Events stop coming - frustrating


I get very strange behavior.

This is a Java snippet:

transactionsClient.getTransactions(lo, transactionFilter, true, tokenVault.getSystemContext().getBearer()).subscribe(t -> {

where lo is the ledger offset LedgerOffset.LedgerBegin.getInstance()

I create commands and see events getting read by this subscriber.
Suddenly there are no more events consumed even when I create new commands.
The subscriber thread doesn’t look dead, it is running.

Is there a 100% safe way to consume all these events as right now this is too unreliable to use?

I use version 1.15. 0 and also have to add this to compile:

    compile 'io.netty:netty-all:4.1.58.Final'


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Hi @perbergman,

sorry that you’re having issues with this. getTransactions definitely should keep streaming transactions and not stop without cause.

A few questions/ideas:

  1. Do you have an example to reproduce this that you could share? Maybe a minified version of your actual code.
  2. It looks like you’re running against a ledger with authorization enabled. Can you reproduce the issue against a ledger without authorization? One possibility could be that your token expires although that should kill the stream not silently stop streaming transactions.
  3. You mentioned that the subscriber thread isn’t dead. How exactly are you checking that? Could it be that the thread is still alive but the rxjava stream has terminated (e.g. due to the token expiring as mentioned above? Maybe helpful to throw something on stream complete, e.g. via doOnTerminate to log it.
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  1. Not yet. It would take a while to simplify.
  2. My (machine2machine) token lives for 24 hours at least and I grab a new one at startup. This situation occurs within seconds of startup. I could try without the token. I don’t see any exception in the observer at all, I do log that.
  3. I print all the threads in the current thread group when creating new commands as well as in the observer thread. The thread is there after stopping consumption, but I can try to instrument the rxjava part.
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transactionsClient.getTransactions(lo, transactionFilter, true, tokenVault.getSystemContext().getBearer())
                .doAfterTerminate(() -> System.out.println("after terminate"))
                .doOnTerminate(() -> System.out.println("on terminate"))
                .doFinally(() -> System.out.println("finally"))
                .subscribe(System.out::println, System.out::println);

Sometimes I don’t see any output at all.

If I shutdown the ledger I see:

on terminate
io.grpc.StatusRuntimeException: UNAVAILABLE: Server is shutting down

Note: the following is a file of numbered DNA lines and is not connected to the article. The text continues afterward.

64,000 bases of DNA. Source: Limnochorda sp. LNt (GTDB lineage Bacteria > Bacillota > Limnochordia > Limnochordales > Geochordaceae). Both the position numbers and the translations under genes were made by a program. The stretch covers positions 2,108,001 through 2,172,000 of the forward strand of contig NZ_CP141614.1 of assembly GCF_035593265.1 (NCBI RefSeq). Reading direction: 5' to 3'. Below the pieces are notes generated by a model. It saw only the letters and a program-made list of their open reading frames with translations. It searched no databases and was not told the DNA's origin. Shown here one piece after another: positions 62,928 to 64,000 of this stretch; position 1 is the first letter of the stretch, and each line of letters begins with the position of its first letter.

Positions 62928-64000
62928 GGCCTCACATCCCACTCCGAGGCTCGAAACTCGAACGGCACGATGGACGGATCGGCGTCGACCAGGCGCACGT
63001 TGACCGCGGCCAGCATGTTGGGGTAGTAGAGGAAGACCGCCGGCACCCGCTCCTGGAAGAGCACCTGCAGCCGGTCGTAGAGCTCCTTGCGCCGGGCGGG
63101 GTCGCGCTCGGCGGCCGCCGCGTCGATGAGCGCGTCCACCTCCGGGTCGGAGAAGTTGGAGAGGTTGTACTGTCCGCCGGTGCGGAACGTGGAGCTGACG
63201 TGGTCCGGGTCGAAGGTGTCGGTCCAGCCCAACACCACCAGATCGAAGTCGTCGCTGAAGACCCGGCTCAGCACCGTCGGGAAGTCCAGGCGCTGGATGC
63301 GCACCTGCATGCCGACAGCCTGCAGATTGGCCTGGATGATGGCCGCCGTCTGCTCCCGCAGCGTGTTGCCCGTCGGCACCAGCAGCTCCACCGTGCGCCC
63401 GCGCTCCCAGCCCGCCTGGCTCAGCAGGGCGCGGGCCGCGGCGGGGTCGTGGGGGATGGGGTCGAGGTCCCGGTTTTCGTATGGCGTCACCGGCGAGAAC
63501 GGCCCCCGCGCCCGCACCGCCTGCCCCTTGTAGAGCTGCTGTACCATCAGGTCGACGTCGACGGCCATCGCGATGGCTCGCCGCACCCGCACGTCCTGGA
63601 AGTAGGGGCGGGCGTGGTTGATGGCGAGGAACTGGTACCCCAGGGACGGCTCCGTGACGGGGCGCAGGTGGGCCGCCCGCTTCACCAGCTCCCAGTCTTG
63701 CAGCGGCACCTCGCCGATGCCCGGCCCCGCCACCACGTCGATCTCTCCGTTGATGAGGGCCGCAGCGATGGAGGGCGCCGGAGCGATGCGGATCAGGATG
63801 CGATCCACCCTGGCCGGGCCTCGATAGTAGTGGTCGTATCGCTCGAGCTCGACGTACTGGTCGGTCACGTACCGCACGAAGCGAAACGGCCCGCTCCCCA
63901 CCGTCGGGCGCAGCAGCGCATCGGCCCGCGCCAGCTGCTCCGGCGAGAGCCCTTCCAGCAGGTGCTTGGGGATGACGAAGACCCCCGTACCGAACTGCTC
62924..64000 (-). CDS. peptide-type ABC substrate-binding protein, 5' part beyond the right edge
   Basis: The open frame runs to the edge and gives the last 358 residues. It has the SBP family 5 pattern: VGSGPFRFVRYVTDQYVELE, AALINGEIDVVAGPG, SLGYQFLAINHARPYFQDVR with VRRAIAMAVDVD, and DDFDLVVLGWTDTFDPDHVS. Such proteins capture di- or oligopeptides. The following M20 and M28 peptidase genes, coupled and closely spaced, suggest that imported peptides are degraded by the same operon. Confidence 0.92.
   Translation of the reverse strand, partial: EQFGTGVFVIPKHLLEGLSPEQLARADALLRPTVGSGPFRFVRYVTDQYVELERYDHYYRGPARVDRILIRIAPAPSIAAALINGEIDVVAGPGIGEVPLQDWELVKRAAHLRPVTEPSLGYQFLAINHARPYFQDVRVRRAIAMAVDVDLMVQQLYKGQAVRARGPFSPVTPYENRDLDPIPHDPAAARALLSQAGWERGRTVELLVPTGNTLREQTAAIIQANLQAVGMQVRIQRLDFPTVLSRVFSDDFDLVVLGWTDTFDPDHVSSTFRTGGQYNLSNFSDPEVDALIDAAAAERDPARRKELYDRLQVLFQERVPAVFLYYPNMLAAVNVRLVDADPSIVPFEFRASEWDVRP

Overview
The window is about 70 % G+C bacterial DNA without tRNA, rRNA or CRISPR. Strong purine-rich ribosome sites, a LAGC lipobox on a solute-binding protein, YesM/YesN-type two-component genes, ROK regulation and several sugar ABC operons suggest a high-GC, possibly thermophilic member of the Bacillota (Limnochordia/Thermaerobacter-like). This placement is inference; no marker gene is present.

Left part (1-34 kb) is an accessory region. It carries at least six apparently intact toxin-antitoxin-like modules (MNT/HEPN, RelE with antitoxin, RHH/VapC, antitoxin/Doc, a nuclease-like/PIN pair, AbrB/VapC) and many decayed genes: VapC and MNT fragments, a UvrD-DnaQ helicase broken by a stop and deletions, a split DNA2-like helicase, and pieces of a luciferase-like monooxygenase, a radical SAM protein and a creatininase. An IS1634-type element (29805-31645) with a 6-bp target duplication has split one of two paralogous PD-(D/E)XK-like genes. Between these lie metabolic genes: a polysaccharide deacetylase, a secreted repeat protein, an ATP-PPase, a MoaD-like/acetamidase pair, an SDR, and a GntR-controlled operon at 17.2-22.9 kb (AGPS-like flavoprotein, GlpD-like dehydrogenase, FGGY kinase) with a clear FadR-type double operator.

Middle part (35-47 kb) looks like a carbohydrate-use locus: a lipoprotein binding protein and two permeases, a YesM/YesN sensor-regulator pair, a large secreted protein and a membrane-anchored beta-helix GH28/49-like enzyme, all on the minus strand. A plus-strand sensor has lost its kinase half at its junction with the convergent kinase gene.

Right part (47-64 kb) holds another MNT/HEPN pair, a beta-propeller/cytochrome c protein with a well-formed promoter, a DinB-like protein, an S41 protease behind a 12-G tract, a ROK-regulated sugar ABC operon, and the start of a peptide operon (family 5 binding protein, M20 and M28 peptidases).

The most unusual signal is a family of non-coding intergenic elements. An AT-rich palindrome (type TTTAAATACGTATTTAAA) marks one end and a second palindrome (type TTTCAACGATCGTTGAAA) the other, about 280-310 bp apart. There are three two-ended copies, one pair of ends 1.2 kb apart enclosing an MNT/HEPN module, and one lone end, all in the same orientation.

after terminate

Something is seriously broken here!
Is there a good way to debug RxJava events?

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I found one issue maybe:

    public void create(UserContext uc, Command cc, String template) {"create --> ");
        DamlLedgerClient clt = this.connect(uc);
        CommandSubmissionClient submissionClient = clt.getCommandSubmissionClient();
        List<Command> toRun = Lists.newArrayList(cc);
        String org = uc.getOrg();

                String.format("%s-%s-%d", template, org, 0),

//        try {
//            clt.close();
//        } catch (Exception e) {
//            log.error("close", e);
//        }"created <-- ");

It seems to work better when I am not closing the client. Maybe closing the connection ‘too fast’ will stop events going to RxJava?

What is the correct approach to not leak anything here?
Say you have the same end-user connecting many times as well as different end-users connecting many times? Will the underlying implementation handle that?

Looks like the underlying channels are expensive to create, so should I reuse a channel per JWT token?

What if the frontend is load balanced, the same user might have channels on multiple servers open?

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That code definitely looks problematic. If you close to fast then submit will probably fail because the connection is already closed. I’d try closing in a doOnTerminate of the submit or something like that.

As for connection management you don’t even multiple channels necessarily. If you look at submit for example, it allows you to pass in a token per request so you can use a single DamlLedgerClient for everything.

Running multiple requests over a single http2 connection works fairly well so depending on your load that might just do the trick. If not, some type of connection pool like gax-java/ at d202f96bc2d0b341cc93e1cf090be41bad7f1f44 · googleapis/gax-java · GitHub might be helpful.

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So I need to create the first connection with a JWT token for some party, but then the submit can use some other JWT token. That is quite confusing!

Anyway, this works fine now.

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The token you pass on construction of DamlLedgerClient acts like a default token that will be used if you do not overwrite by passing one on specific requests.

I believe you can’t quite get away with omitting it completely even if you overwrite it everywhere because DamlLedgerClient::connect uses it to query the ledger id initially. However, that only requires public claims so you need a valid token but no actAs or readAs for any parties.

I think it’s a reasonable feature request to provide an API that skips that initial ledger id query (which would mean you have to specify the ledger id) and thereby doesn’t require a default token at all.


Makes sense.
I have a ‘system’ user (using machine-machine tokens) because I need to listen to events immediately.

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